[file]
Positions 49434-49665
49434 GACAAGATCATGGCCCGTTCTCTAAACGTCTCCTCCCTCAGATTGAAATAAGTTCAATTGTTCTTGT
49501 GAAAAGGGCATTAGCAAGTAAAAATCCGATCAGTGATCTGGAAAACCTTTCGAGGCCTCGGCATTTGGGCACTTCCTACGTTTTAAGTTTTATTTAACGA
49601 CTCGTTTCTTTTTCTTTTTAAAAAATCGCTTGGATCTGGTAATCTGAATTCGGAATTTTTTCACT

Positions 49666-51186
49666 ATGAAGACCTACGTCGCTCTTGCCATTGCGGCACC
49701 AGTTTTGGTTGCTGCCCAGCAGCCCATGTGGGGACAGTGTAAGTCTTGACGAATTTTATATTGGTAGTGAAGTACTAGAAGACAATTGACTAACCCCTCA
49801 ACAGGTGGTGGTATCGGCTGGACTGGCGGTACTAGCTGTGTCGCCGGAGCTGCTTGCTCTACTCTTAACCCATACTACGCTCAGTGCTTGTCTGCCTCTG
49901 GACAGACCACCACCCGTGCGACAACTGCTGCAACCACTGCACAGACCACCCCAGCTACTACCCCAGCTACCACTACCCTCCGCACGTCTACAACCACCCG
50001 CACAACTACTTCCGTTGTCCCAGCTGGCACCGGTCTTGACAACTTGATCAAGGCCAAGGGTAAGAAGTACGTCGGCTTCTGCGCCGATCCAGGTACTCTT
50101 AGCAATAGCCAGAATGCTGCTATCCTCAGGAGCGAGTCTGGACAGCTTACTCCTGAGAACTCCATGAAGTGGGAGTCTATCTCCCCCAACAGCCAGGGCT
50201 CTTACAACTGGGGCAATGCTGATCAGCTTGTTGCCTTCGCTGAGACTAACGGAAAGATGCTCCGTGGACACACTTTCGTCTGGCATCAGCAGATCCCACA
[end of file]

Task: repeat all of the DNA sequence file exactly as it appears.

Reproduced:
Positions 49434-49665
49434 GACAAGATCATGGCCCGTTCTCTAAACGTCTCCTCCCTCAGATTGAAATAAGTTCAATTGTTCTTGT
49501 GAAAAGGGCATTAGCAAGTAAAAATCCGATCAGTGATCTGGAAAACCTTTCGAGGCCTCGGCATTTGGGCACTTCCTACGTTTTAAGTTTTATTTAACGA
49601 CTCGTTTCTTTTTCTTTTTAAAAAATCGCTTGGATCTGGTAATCTGAATTCGGAATTTTTTCACT

Positions 49666-51186
49666 ATGAAGACCTACGTCGCTCTTGCCATTGCGGCACC
49701 AGTTTTGGTTGCTGCCCAGCAGCCCATGTGGGGACAGTGTAAGTCTTGACGAATTTTATATTGGTAGTGAAGTACTAGAAGACAATTGACTAACCCCTCA
49801 ACAGGTGGTGGTATCGGCTGGACTGGCGGTACTAGCTGTGTCGCCGGAGCTGCTTGCTCTACTCTTAACCCATACTACGCTCAGTGCTTGTCTGCCTCTG
49901 GACAGACCACCACCCGTGCGACAACTGCTGCAACCACTGCACAGACCACCCCAGCTACTACCCCAGCTACCACTACCCTCCGCACGTCTACAACCACCCG
50001 CACAACTACTTCCGTTGTCCCAGCTGGCACCGGTCTTGACAACTTGATCAAGGCCAAGGGTAAGAAGTACGTCGGCTTCTGCGCCGATCCAGGTACTCTT
50101 AGCAATAGCCAGAATGCTGCTATCCTCAGGAGCGAGTCTGGACAGCTTACTCCTGAGAACTCCATGAAGTGGGAGTCTATCTCCCCCAACAGCCAGGGCT
50201 CTTACAACTGGGGCAATGCTGATCAGCTTGTTGCCTTCGCTGAGACTAACGGAAAGATGCTCCGTGGACACACTTTCGTCTGGCATCAGCAGATCCCACA